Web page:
The demonstration that mature somatic cells can be converted to new, heterologous cell types, now termed “cellular reprogramming”, led to the 2012 Nobel Prize in Physiology or Medicine, and sparked an explosion of studies investigating the therapeutic potential of such an approach. Direct neuronal reprogramming refers to the conversion of any terminally differentiated cell to an induced (i) Neuron without traversing a pluripotent state. My goal is to examine the therapeutic potential of direct neuronal reprogramming to treat amyotrophic lateral sclerosis (ALS). Specifically, I aim to convert astrocytes in the motor cortex to inhibitory GABAergic neurons in a SOD1G93A mouse model of ALS. The rationale for my approach is that: (1) upper motor neuron pathology in the motor cortex precedes lower motor neuron loss in the brainstem and spinal cord in ALS animal models and patients. Moreover, there is growing support for the idea that interventions targeting the motor cortex can have therapeutic benefits. (2) GABAergic neurons are hypoactive in the SOD1G93A motor cortex, and their activation preserves motor function in SOD1G93A mice. To optimize our approach, we have used our knowledge of embryonic neurogenesis to create phosphosite mutations in Ascl1, a basic-helix-loop-helix bHLH transcription factor that promotes the differentiation of GABAergic neurons. The serine (S) to alanine (A) mutations were made in residues adjacent to prolines (P), creating SA-mutations that keep Ascl1 active even in the presence of inhibitory proline-directed serine-threonine kinases (e.g., ERK, GSK3, CDKs). Using adeno-associated virus (AAV) gene delivery to the motor cortex, I showed that Ascl1 carrying six SA mutations (Ascl1-SA6) is more efficient at inducing neuronal conversion of adult brain astrocytes than native Ascl1. I also have preliminary evidence that Ascl1-SA6 expression in motor cortex astrocytes delays the onset of motor deficits in SOD1G93A mice. I hypothesize that mutated Ascl1 will convert motor cortex astrocytes to GABAergic iNeurons that will integrate into neural circuits to delay ALS progression. I test this hypothesis in three aims:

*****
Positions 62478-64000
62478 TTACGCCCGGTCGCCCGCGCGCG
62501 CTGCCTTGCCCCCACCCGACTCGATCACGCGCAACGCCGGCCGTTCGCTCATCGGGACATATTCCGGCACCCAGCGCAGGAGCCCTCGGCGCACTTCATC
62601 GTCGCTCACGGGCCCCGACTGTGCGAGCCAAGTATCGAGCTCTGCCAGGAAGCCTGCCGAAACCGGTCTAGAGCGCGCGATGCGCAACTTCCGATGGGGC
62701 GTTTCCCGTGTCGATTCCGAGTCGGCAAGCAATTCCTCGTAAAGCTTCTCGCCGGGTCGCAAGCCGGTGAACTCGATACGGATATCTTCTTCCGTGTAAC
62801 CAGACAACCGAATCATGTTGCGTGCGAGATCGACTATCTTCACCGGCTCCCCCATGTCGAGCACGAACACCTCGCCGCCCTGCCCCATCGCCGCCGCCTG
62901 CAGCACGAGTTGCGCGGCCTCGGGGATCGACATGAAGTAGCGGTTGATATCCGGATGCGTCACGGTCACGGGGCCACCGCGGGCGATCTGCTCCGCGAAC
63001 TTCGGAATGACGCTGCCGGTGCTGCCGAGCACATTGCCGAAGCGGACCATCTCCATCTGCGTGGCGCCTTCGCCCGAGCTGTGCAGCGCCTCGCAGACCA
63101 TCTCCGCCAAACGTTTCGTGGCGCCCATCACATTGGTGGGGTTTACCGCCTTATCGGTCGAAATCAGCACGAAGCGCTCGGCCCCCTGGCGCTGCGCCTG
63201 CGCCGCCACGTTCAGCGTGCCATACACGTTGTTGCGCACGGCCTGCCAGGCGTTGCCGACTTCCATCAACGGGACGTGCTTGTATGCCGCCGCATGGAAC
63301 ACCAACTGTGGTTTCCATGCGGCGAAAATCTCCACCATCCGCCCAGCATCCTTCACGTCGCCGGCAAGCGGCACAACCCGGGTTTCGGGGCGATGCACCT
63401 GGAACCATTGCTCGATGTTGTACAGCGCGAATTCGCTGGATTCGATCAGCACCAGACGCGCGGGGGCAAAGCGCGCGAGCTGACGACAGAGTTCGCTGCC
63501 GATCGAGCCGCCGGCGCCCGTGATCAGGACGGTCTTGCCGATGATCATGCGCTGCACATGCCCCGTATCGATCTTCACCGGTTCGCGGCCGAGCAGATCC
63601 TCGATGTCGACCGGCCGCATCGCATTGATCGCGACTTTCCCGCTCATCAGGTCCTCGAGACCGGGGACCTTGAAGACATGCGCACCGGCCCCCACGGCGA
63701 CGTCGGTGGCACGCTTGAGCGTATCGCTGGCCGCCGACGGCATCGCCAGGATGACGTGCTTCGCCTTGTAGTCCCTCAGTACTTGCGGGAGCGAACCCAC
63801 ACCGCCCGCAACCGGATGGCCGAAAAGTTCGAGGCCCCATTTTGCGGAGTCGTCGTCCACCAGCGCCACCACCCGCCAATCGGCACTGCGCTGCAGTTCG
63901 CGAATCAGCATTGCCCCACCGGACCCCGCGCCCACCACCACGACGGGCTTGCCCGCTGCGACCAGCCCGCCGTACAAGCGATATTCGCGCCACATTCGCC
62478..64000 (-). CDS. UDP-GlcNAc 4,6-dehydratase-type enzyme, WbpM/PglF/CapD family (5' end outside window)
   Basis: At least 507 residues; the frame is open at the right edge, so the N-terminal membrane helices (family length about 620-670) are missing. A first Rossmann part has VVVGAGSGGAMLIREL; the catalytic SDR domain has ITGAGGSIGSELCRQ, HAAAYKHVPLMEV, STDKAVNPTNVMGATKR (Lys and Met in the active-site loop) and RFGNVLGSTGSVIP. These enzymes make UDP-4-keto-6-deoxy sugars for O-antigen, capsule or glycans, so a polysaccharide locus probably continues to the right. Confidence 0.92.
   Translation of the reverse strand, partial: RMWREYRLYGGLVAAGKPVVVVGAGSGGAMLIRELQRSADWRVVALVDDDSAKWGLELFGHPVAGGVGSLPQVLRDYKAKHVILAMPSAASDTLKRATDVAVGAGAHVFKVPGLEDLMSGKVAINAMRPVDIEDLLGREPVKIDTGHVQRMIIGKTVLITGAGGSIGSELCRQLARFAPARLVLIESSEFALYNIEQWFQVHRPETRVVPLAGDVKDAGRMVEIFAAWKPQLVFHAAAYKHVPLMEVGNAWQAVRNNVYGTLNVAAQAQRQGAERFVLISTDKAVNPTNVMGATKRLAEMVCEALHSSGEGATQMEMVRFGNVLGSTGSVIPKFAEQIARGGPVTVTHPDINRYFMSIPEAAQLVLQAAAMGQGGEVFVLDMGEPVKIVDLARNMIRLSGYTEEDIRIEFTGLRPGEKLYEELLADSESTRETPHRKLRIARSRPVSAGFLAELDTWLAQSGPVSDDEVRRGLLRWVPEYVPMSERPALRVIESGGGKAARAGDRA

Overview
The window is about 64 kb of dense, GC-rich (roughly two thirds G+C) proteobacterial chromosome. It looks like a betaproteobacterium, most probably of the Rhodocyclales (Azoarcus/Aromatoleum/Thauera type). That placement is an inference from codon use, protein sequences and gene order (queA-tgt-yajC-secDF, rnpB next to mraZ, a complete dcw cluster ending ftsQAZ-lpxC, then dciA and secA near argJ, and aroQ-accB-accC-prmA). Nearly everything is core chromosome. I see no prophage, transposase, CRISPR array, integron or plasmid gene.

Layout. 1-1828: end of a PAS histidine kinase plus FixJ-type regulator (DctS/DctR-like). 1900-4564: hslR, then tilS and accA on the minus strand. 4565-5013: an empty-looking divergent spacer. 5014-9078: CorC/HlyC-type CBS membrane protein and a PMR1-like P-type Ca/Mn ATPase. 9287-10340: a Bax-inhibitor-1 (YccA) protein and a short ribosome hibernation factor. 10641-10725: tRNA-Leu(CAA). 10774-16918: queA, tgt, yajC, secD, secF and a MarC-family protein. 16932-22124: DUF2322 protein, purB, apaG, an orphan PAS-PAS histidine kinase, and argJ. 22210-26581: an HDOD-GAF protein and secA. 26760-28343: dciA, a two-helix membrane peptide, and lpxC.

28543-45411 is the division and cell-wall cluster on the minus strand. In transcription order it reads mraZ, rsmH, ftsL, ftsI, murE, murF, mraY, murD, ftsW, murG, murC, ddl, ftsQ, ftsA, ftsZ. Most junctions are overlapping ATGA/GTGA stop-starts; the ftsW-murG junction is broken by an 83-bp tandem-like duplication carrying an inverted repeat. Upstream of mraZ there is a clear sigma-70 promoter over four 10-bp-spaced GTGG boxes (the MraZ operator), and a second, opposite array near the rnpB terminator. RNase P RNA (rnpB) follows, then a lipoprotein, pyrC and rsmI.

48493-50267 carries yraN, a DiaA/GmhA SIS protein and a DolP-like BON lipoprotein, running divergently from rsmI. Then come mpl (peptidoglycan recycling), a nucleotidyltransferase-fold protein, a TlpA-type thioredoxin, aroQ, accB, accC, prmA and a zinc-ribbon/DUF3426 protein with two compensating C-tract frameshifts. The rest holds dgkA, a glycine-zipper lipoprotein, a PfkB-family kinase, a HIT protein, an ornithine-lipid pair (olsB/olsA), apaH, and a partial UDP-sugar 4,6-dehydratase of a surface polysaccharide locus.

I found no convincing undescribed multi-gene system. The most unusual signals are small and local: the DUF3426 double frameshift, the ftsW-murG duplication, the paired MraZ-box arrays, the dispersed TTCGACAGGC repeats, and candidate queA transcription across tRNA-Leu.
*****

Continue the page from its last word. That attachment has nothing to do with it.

Aim 1. To confirm glial origins and functional properties of iNeurons in vivo
Aim 2. Assess Ascl1-SA6 reprogramming effects on brain health (cell autonomous & non-cell autonomous).
Aim 3. Assess Ascl1-SA6 reprogramming in a human cerebral organoid (CO) model of ALS.
Impact: Neuronal reprogramming is an innovative way to replace lost neurons. I will uncover new mechanistic insights into how optimized Ascl1 improves brain health in rodent models in vivo and in a human model of ALS.